Figure 1: a: An example of a set of anatomy-based MLC fields for a particular beam angle. In the give beam angle, blocking of spinal cord present within the BEV of the target volume results in the subsequent fields as shown in Figure 1a. Also few beams directly passing through spinal cord avoiding the rest of the target volume is used in AB-IMRT plans as shown in Figure 1b in order to produce the desired dose distribution
Figure 1: b: An example of a set of anatomy-based MLC fields for a particular beam angle. In the give beam angle, blocking of spinal cord present within the BEV of the target volume results in the subsequent fields as shown in Figure 1a. Also few beams directly passing through spinal cord avoiding the rest of the target volume is used in AB-IMRT plans as shown in Figure 1b in order to produce the desired dose distribution


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Hybrid algorithm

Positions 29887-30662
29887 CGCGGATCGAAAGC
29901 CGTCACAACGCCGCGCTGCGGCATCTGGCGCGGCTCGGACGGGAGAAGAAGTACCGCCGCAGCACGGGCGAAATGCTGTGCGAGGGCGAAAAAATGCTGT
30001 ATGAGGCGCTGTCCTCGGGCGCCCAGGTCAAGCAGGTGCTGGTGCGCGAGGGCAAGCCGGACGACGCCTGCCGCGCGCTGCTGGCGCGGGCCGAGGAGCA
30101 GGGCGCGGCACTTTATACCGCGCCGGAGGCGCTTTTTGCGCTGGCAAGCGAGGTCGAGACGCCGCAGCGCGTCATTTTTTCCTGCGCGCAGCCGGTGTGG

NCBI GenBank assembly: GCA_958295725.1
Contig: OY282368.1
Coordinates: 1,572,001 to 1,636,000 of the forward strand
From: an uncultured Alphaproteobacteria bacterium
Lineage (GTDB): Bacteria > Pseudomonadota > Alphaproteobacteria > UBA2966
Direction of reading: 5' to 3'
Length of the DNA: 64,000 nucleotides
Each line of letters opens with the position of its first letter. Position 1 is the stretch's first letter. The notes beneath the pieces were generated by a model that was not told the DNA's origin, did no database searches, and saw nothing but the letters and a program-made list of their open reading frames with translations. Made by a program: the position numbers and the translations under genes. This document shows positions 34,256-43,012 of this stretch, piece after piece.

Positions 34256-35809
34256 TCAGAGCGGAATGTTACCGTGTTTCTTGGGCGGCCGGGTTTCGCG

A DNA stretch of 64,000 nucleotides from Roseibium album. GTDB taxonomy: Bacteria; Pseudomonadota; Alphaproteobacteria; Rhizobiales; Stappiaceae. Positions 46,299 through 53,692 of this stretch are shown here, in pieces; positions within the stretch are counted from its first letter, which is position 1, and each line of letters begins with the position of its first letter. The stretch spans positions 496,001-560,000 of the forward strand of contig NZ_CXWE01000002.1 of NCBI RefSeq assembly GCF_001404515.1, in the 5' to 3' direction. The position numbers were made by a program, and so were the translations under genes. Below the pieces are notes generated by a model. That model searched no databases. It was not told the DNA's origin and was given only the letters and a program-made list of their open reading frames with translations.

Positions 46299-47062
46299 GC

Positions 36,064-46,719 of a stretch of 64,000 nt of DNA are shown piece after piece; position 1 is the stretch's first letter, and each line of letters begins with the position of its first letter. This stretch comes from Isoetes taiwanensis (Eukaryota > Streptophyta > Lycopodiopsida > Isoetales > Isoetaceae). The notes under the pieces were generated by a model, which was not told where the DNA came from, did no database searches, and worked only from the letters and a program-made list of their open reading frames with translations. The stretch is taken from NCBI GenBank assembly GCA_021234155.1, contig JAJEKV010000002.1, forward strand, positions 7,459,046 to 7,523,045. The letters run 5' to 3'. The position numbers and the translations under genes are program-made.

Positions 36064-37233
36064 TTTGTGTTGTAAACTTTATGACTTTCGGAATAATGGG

The proposed hybrid approach combines GEM algorithm (an exact approach) and FSA algorithm (a heuristic approach) for the optimization of beam weights in AB-IMRT using a quadratic dose-based cost function. In linear algebra, GEM is a powerful algorithm that can be used to determine the exact solutions of a system of linear equations. [14],[15],[16],[17] Recently, the use of Gaussian elimination algorithm for optimizing beam weights in AB-IMRT has been demonstrated. [13] In our sequential optimization approach, the initial approximate solutions (beam weights) are obtained using GEM. These initial solutions are, in turn, fed into FSA algorithm for further optimization. We used MATLAB software package, which incorporates GEM and SA algorithms in its optimization tool box. In the simulated annealing (SA) optimization module, we used a fast-cooling scheme to speed up the annealing process (FSA scheme). The processes involved in the hybrid algorithm are given in the flow chart [Figure 2].
Figure 2: A flow chart of the proposed hybrid optimization algorithm for anatomy-based inverse planning

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Dose calculation